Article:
What changed? The easy answer is the above mentioned infant. Major life changes normally coincide with an assessment of one’s behavior, and a baby can easily be considered both a logistical as well as philosophical shift.

Somebody recently told me you don’t truly know German culture until you watch your kid go through the Teutonic educational system. As with most thing related to raising children, my first reaction is that some people take this whole parenting ordeal gravely seriously. It’s understandable, and perhaps this will finally be that life alteration which makes me grow up and approach at least one area of my existence with some maturity.

Hopefully not too much, though.

My second reaction, you ask? After I’ve let the observation settle and considered it came from someone who’s been here in Germany as long as I have, has teenage children and clearly speaks from experience.

Do I really want to know this culture better? Wouldn’t I rather continue to go off half cocked? Isn’t it easier to knowingly shake my head and mutter, ‘Damned Krauts,’ when I run into something that perplexes me?

Yes, probably.

Oh by the way, the baby’s been fed and has drifted back off to sleep. My second favorite baseball team is up a few runs in the fourth inning in Boston, and I’d like to get back to watching this game.

Relaunching this blogging lark with a whimper in the night. Anyone out there listening?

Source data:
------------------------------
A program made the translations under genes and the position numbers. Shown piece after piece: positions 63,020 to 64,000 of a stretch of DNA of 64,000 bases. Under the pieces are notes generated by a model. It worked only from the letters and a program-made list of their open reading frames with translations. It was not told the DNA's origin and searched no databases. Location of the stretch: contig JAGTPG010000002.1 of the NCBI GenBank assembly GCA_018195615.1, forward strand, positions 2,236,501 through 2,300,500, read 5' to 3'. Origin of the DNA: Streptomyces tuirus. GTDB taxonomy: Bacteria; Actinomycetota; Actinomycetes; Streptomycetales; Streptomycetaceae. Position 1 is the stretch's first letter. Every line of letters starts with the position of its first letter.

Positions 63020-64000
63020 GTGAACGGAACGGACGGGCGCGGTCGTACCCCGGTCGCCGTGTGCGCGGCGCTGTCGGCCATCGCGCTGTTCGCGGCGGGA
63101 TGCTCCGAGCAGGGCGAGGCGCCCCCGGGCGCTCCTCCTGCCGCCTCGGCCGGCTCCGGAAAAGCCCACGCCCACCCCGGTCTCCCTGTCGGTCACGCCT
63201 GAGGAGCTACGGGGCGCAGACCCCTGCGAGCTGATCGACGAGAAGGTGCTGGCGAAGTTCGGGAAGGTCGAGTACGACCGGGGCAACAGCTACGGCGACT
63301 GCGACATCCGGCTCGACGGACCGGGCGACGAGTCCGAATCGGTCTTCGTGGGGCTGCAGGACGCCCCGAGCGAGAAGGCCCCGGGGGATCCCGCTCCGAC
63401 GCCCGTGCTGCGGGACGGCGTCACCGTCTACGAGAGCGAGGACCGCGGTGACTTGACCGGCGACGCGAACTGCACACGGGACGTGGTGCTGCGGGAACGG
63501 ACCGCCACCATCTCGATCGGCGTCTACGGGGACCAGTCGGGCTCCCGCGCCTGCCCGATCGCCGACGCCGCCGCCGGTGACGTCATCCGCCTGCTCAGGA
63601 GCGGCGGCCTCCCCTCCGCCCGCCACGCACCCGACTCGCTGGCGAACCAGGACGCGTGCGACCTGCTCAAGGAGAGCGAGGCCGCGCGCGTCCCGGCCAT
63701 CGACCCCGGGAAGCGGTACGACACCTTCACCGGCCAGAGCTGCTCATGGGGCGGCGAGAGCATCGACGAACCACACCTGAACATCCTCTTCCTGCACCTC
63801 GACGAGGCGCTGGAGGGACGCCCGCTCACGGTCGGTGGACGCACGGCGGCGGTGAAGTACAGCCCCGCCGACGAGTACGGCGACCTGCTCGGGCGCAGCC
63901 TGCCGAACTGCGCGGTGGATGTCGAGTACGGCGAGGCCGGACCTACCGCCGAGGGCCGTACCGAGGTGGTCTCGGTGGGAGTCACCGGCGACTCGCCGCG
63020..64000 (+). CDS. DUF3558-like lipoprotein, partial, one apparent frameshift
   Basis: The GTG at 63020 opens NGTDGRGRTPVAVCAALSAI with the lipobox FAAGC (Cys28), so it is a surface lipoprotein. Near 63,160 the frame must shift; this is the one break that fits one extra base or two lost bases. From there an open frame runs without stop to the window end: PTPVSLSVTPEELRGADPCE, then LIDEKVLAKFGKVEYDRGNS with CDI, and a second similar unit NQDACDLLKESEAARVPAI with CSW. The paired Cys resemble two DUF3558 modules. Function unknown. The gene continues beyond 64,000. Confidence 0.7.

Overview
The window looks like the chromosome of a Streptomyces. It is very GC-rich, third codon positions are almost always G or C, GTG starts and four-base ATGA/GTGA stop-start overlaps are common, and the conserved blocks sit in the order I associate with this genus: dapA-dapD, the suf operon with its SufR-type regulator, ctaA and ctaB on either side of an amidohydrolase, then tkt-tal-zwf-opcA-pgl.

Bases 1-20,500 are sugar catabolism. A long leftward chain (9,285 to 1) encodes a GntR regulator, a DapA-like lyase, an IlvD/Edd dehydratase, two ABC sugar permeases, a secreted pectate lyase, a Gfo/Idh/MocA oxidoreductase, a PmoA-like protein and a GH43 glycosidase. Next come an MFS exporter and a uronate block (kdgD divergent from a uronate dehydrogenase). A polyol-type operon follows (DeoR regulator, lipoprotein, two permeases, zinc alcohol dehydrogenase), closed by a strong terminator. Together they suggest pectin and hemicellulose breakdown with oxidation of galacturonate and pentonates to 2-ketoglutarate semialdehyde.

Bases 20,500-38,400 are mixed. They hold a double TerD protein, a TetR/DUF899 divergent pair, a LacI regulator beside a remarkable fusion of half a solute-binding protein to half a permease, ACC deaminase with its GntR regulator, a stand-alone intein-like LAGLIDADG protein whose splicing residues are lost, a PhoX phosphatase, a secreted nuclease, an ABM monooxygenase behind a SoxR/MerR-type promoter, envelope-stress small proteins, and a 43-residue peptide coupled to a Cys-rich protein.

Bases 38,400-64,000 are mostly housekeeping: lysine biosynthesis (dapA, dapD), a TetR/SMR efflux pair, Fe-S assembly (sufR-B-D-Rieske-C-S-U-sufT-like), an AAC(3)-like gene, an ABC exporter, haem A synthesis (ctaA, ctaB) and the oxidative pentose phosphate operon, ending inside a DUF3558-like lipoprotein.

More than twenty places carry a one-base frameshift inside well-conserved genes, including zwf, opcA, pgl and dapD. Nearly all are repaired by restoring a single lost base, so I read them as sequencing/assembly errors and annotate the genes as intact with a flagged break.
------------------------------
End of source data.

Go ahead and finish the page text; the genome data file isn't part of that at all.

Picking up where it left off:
Back in the groove

Nick and I making faces when he was in Munich the last few months

One of the reasons I recommend an editorial calendar to my clients is to avoid exactly what’s happened to me the last few months.

I’ve been snowed under with work and family responsibilities, as well as starting a Master’s programme in the UK, so there just hasn’t been time for blogging or my normal activities on LinkedIn and other platforms.

Not making excuses, it’s just sometimes life gets in the way of what was intended. There’s a quote attributed to John Lennon that I’m sure someone else had already said that life is what happens when you’re busy making other plans.

Oh well.

So, how would an editorial calendar solve this dilemma? It’s simple really, but all good ideas need better follow through, and I’ve resolved to practise what I preach, at least on this topic.